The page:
One group was told that the problem came from researchers down the hall. Another was told that it came from a team in Greece. The people told that the problem came from Greece solved 40% more of the puzzles. “

  • Linus Says, Linux Not Designed; It Never Was | KernelTrap
    • Fascinating discussion by Linus Torvalds about the pitfalls of design: “And I know better than most that what I envisioned 10 years ago has _nothing_ in common with what Linux is today. There was certainly no premeditated design there. And I will claim that nobody else “designed” Linux any more than I did, and I doubt I’ll have many people disagreeing. It grew. It grew with a lot of mutations – and because the mutations were less than random, they were faster and more directed than alpha-particles in DNA. “
  • Ocean Observatories Initiative (OOI)
    • A network of undersea sensors connected by 1200 kilometers of multi-gigabit cable. The data is, I believe, going to be open. Estimated cost is $600 million, and it’s supposed to come online in 2014.
  • The (Skilled) Presentation of Self in Everyday Life
    • Timothy Burke on teaching students about the presentation of self.

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Biweekly links for 10/23/2009

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Biweekly links for 10/16/2009

  • Galaxy Zoo Blog » Down the pub with Alaskans*
    • Galaxy Zoo is, of course, a nice way of solving this problem: “The way we run a traditional science class is as if we were trying to teach students how to play soccer (football) by showing them videotapes of matches, without ever letting them play the game.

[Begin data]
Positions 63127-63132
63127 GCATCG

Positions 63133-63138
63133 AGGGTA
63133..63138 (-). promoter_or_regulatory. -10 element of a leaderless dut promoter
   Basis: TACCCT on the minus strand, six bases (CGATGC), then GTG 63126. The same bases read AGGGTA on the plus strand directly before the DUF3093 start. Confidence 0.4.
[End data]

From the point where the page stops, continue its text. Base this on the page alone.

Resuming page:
But it’s even worse than that! We tell them about the results of science as knowledge, which is like teaching about football by showing them highlight reels of spectacular goals, without showing them the careful match strategy – not to mention years of practice – that goes into creating those goals.”

  • Marginal Revolution: Refuting this post helps confirm it
    • Super peer review: “Chess players who train with computers are much stronger for it. They test their intuitions and receive rapid feedback as to what works, simply by running their program. People who learn economics through the blogosphere also receive feedback, especially if they sample dialogue across a number of blogs of differing perspectives. The feedback comes from which arguments other people found convincing. Do the points you wanted to hold firm on, or cede, correspond to the evolution of the dialogue? This feedback is not as accurate as Rybka but it’s an ongoing test of your fluid intelligence and your ability to revise your opinion.